American Children Are 70% More Likely To Die Early Than Kids In Other Developed Countries

Children In The U.S. Are 70% More Likely To Die Early Than Kids In Other Developed Countries

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A new study, published in the current issue of Health Affairs, found that kids born in the United States are 70% more likely to die before they reach adulthood than kids in other wealthy, developed countries.

Nope, this is not a joke, or a sensationalized headline. These are facts, compiled and presented by medical researchers from some of our most prestigious and respected medical universities, and published in a reputable medical journal.

And it’s as shocking and horrifying as it sounds.

Here’s the deal: The researchers looked at death rates from the past 50 years among kids in America as well as 19 other developed countries like Canada, Australia, France, Sweden, and the UK. They found that child deaths dramatically decreased since 1960 for all countries studied. That’s the good news, even for the U.S.

But death rates for American kids is significantly higher than the rates for all the other countries studied. In fact, the researchers estimate that since 1961, there were 600,000 excess child deaths among American children versus children in other developed countries. They surmise that if these same children had been born in other developed countries, their deaths would have been prevented.

It’s a glaring and disturbing disparity that should deeply concern us all.

“In all the wealthy, democratic countries we studied children are dying less often than they were 50 years ago,” Ashish Thakrar, internal medicine intern at Johns Hopkins Hospital and Health System, and lead author of the study, tells Vox. “But we found that children are dying more often in the United States than in any similar country.”

According to the study researchers, the greatest disparities in death rates were among American infants and teenagers. Between 2001 and 2010, the risk of death in the U.S. was 76% greater for infants and teenagers (and 57% higher for children ages 1–19), say the researchers.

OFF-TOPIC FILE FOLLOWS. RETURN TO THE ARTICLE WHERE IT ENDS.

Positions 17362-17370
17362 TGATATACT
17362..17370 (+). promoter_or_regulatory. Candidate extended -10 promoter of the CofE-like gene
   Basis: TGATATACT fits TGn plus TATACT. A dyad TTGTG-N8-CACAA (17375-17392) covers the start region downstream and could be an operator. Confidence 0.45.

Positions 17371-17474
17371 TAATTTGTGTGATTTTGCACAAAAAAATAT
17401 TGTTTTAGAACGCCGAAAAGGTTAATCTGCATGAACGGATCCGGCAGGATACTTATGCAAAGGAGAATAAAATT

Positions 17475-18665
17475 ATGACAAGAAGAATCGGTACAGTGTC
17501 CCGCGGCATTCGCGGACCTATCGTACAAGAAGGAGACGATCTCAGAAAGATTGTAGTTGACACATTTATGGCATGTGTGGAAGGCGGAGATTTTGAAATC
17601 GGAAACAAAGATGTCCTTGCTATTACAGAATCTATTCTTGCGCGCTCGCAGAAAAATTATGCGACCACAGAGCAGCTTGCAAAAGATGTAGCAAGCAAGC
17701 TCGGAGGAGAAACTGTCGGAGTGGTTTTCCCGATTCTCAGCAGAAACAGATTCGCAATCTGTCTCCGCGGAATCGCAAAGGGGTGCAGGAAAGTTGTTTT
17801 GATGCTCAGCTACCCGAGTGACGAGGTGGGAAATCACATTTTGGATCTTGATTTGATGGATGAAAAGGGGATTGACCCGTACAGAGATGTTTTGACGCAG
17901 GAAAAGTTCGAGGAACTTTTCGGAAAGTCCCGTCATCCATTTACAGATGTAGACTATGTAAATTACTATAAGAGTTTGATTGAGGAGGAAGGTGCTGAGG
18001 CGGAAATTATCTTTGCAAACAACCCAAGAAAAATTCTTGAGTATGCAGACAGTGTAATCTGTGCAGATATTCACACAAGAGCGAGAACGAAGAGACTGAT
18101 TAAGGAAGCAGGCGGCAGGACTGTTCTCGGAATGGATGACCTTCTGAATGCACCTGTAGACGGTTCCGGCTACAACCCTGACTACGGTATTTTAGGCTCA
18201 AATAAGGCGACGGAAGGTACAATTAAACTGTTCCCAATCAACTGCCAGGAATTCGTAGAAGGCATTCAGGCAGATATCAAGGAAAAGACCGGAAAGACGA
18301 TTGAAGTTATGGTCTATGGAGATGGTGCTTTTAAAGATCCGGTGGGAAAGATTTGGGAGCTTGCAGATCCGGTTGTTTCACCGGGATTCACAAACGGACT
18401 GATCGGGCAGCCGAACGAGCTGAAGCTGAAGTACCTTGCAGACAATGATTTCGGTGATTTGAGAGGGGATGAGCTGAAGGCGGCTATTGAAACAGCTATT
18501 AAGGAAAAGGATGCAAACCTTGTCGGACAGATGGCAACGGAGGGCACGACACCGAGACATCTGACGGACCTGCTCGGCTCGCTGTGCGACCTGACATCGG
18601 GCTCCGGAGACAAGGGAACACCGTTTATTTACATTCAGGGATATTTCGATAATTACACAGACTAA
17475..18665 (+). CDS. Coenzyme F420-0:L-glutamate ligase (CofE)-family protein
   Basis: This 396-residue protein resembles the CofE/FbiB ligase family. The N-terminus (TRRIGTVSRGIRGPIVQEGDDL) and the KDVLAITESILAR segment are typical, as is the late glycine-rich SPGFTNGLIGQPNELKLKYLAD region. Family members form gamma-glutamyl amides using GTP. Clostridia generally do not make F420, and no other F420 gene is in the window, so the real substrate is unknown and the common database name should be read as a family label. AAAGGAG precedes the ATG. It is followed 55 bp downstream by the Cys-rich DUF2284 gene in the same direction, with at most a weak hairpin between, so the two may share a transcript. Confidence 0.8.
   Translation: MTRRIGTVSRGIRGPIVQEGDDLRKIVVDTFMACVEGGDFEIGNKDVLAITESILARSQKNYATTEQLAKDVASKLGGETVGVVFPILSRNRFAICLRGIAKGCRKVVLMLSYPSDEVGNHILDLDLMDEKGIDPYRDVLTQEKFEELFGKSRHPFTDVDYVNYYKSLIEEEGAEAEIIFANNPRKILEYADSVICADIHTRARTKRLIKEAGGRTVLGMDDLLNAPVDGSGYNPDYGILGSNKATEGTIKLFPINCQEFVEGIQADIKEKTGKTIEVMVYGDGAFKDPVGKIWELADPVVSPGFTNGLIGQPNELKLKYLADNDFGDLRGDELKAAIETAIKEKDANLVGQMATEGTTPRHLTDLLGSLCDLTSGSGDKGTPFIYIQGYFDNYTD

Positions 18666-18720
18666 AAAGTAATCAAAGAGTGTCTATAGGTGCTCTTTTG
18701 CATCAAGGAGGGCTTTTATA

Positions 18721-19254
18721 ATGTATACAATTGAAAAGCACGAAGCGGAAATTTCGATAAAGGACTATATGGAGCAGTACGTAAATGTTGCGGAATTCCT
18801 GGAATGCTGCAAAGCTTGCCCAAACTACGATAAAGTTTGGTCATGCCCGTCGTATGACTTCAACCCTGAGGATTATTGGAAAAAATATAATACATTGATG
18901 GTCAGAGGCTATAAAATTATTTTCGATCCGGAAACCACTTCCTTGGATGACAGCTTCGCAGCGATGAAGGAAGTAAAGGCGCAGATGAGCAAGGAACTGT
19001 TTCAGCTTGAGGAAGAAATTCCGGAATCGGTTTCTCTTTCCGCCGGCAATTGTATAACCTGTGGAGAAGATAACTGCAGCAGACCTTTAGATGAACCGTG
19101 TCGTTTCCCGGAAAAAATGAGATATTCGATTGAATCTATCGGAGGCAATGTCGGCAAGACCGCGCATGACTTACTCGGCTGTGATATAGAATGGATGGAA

So what’s causing this unconscionable problem?

As for the high death rate among infants, the researchers point to problems in America’s healthcare system, and the fact that it’s so freaking hard to get good health insurance, especially among poorer families.

Think about it. Many mothers, especially from lower-income brackets, go without health insurance before their pregnancies. This means that any underlying health conditions are ignored, and can negatively impact their pregnancies. Still, other mothers don’t receive proper prenatal care for their babies, because even once a woman becomes pregnant, it can take forever to wade through all the red tape and get Medicaid or other insurance.

“It really seems to be the impact of our fragmented health care system,” said Thakrar, discussing the study results with Vox. “Mothers who are qualifying for Medicaid for the first time because they’re mothers might be seeing doctors for the first time. They might not have a family physician, or a clear support system.”

Poverty and other societal factors play a definite role in the high infant mortality rates among babies. Thakrar points to the rising rates in poverty since the 1980s as another underlying cause for our terribly high rates of infant deaths.

Additionally, we would be remiss not to add to the role that racism plays in this disaster as well, with infant mortality rates strikingly higher among black babies in America. Unconscionable.

And what about the glaringly higher rates of death among American teenagers?

These elevated rates have two main causes, according to the study: car accidents and gun-related deaths. From the ages of 15 to 19, teens are twice as likely to die in car crashes than teens in other developed countries. Teens are 82 times more likely to die from gun violence, which makes sense considering America is home to half of all civilian-owned guns in the world, and has a gun-related death rate 10 times higher than other developed countries.

“This study should alarm everyone,” Thakrar told CNN. “The US is the most dangerous of wealthy, democratic countries in the world for children.”

WE AGREE. Everyone should certainly be alarmed, concerned, and ready to do something about this.

And if you are one to think, “Oh, this stuff doesn’t really happen” or “This isn’t going to happen to me,” then you need to take a seat and check your privilege immediately. We are all affected by issues like these, or might be some day. And we all really need to start caring—not just about our own lives, but about the lives of those around us and in our communities.

The researchers agree that the way to reduce these deaths isn’t just to put a Band-Aid on it all or pretend these things aren’t happening. These problems need to be addressed at their root. Our social systems need addressing, as do our governmental policies.

“To turn around these trends, we will need to think beyond medical care to address the social environment children live in,” Thakrar tells CNN. “Every child deserves the opportunity to live a full, healthy and safe life. These findings show that we are not living up to that promise and that we have fallen short of that promise for the last 30 years.”

AMEN.

If studies like this sicken you to your core, they should. We need to pour all our resources—and money—into making sure our children have everything they need to live full, safe, healthy, and long lives. And we need to ask our lawmakers to do the same.

We are talking about our kids here—our babies—and they deserve nothing but the best.

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